Category: 

How do I Prove Gender Harassment in the Workplace?

Article Details
  • Written By: Mary McMahon
  • Edited By: Kristen Osborne
  • Last Modified Date: 01 November 2016
  • Copyright Protected:
    2003-2016
    Conjecture Corporation
  • Print this Article
Free Widgets for your Site/Blog
President Richard Nixon had an entire speech prepared in case the Apollo 11 astronauts became stranded on the Moon.  more...

December 8 ,  1965 :  Pope Paul VI promulgated Vatican II into ecumenical law.  more...

The best way to prove gender harassment in the workplace is to keep records about harassment incidents or to solicit witnesses who may have seen inappropriate behavior. It is also very helpful to set up clear documentation; a person who experiences harassment should report it to a supervisor and request a written report, so this information will be available if the issue comes up in the future. People may also find it helpful to alert other coworkers to the issue and ask them for help.

Gender harassment can include a variety of activities, all of which involve making a person feel uncomfortable because of that person's sex or gender. Some examples could include inappropriately touching women in the workplace, making offensive comments to transgender employees about their bodies, or pressuring a coworker or subordinate to engage in sexual activity. The two most common types of workplace gender harassment are quid pro quo harassment and hostile working environment harassment.

In quid pro quo cases, someone suggests that another person will receive special treatment or benefits in exchange for allowing intimate contact. For example, a supervisor might promise a promotion to an employee who agrees to go on a date. Hostile working environment harassment involves situations where a person is made to feel uncomfortable at work with offensive language, verbal taunting, or unwanted physical contact.

Ad

Sometimes, gender harassment in the workplace comes in the form of things like phone calls, emails, text messages, or notes. These are easy to use as proof because the victim can hang on to them. Before turning them over to a supervisor, it is a good idea to make copies. If a harasser does not leave a convenient paper trail, an employee could create one. A transgender employee receiving inappropriate comments about her genitals could, for example, send an email to the offender, copied to a supervisor, saying that she feels uncomfortable with the comments and wants them to stop. This creates clear documentation of an incident and alerts a supervisor to the problem.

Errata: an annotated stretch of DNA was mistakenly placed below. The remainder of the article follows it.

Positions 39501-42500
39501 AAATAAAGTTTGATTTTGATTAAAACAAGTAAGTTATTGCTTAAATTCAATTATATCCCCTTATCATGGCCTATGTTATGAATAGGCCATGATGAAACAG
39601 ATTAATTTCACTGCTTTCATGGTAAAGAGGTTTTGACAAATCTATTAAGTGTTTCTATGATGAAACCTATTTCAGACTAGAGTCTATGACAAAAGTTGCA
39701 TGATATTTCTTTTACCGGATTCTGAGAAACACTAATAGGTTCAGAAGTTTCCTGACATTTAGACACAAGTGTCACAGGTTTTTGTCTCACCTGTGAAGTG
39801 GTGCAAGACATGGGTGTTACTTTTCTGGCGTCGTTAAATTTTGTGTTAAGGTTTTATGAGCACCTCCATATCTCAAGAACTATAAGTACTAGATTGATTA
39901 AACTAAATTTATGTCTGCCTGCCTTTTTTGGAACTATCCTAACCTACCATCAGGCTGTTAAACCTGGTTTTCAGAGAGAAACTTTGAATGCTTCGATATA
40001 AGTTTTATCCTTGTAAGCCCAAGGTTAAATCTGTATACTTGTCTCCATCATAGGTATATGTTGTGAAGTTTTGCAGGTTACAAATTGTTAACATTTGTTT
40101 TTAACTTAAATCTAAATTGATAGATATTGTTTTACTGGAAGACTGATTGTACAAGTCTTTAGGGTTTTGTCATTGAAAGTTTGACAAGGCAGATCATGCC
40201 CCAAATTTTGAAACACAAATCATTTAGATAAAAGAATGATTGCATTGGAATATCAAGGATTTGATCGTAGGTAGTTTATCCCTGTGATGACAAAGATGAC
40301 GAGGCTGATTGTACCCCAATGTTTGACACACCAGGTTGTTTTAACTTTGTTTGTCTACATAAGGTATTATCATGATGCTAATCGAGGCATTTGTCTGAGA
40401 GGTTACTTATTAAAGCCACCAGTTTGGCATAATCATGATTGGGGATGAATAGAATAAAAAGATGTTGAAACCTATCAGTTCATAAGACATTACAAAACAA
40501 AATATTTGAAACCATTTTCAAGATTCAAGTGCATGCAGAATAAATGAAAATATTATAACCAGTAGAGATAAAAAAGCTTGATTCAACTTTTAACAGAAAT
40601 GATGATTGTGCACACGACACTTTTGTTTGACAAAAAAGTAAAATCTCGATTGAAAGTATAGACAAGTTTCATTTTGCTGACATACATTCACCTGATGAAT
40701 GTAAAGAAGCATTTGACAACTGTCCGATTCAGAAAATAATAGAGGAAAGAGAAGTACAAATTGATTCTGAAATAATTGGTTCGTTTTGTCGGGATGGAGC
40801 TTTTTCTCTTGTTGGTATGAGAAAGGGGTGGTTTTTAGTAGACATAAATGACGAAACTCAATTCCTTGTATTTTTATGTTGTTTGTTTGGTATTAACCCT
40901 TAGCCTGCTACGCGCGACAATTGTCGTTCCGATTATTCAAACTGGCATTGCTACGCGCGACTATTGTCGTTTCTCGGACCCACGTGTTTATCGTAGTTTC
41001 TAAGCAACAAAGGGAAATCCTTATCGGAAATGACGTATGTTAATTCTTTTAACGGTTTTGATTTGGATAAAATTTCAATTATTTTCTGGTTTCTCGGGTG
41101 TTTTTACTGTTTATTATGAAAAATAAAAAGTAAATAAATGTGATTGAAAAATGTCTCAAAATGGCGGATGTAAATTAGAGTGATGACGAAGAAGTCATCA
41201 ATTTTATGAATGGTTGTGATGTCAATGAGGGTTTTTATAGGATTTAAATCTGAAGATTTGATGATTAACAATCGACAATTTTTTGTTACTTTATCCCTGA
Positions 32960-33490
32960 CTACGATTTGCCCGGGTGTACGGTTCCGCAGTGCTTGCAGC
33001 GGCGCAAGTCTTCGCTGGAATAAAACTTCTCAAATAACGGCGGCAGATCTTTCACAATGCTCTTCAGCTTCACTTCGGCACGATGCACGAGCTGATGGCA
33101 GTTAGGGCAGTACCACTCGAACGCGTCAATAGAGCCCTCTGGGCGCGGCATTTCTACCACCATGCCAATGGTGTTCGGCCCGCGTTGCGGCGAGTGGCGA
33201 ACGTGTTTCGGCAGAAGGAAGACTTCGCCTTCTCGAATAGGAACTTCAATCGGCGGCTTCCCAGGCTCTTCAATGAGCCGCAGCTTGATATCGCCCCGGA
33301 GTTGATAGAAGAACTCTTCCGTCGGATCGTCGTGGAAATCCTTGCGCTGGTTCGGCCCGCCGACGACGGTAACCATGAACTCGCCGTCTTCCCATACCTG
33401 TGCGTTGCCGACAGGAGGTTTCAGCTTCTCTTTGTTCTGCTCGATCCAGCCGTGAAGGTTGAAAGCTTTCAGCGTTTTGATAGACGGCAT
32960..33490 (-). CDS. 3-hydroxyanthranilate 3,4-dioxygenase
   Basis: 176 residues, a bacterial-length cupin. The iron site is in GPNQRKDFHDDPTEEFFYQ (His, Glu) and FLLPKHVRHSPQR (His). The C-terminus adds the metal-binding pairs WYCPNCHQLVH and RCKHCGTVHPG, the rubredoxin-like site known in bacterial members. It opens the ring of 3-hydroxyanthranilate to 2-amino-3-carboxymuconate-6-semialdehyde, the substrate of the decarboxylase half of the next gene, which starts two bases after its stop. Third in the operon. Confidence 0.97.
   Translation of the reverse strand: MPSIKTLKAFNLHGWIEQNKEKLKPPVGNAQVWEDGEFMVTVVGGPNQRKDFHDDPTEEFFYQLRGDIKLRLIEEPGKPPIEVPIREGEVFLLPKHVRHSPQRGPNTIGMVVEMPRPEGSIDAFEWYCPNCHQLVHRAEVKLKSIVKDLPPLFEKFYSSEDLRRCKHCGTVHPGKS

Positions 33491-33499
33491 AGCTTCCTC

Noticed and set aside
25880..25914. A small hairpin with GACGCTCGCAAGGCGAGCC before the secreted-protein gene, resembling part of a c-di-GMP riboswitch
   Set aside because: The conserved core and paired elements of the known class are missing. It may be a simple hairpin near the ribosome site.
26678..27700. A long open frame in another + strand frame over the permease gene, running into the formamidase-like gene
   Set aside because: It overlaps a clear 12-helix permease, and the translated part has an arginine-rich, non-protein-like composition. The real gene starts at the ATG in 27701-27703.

People experiencing gender harassment in the workplace can also look for witnesses to provide proof. If someone is engaging in harassing behavior, the victim can make sure that other people are around during interpersonal interactions, so another person will be present if the perpetrator does something inappropriate. When witnesses are present during an incident, the victim can ask them to write down what they saw, and can use this as evidence when preparing to file a complaint or take a gender harassment in the workplace matter to court.

Ad

You might also Like

Recommended

Discuss this Article

Feryll
Post 3

Here's an interesting fact: of the 15,000 or so sexual harassment cases brought before the Equal Opportunity Employment Commission each year in the United States, slightly more than 10 percent are cases in which males employees are filing against female supervisors.

Sporkasia
Post 2

@Drentel - You say that everyone at your business feels comfortable with the borderline harassment that takes place, but how can you know this for certain? Maybe someone is being hurt, but he or she is afraid to say anything because of fear of losing a job, or fear of alienating coworkers.

It is the responsibility of management to follow and enforce the rules that have been put in place to combat workplace harassment, so that workers can feel comfortable in the knowledge that they are in a safe environment.

Drentel
Post 1

Trying to determine what constitutes sexual harassment or gender harassment is not easy. I know there are rules that are supposed to dictate what we can and cannot do and say in the workplace, but harassment isn't harassment until someone perceives it to be harmful or out of place.

I have men and women employees and I know some of the comments they (both the men and the women) make would legally fall under the classification of sexual or verbal harassment. However, that's just the environment we have created. We give one another a hard time, but for the most it is all in fun.

If I thought someone was taking offense to the comments, I would step in, or if someone came to me and complained then I would make changes, but I don't want to spoil the atmosphere as long as it is working for everyone.

Post your comments

Post Anonymously

Login

username
password
forgot password?

Register

username
password
confirm
email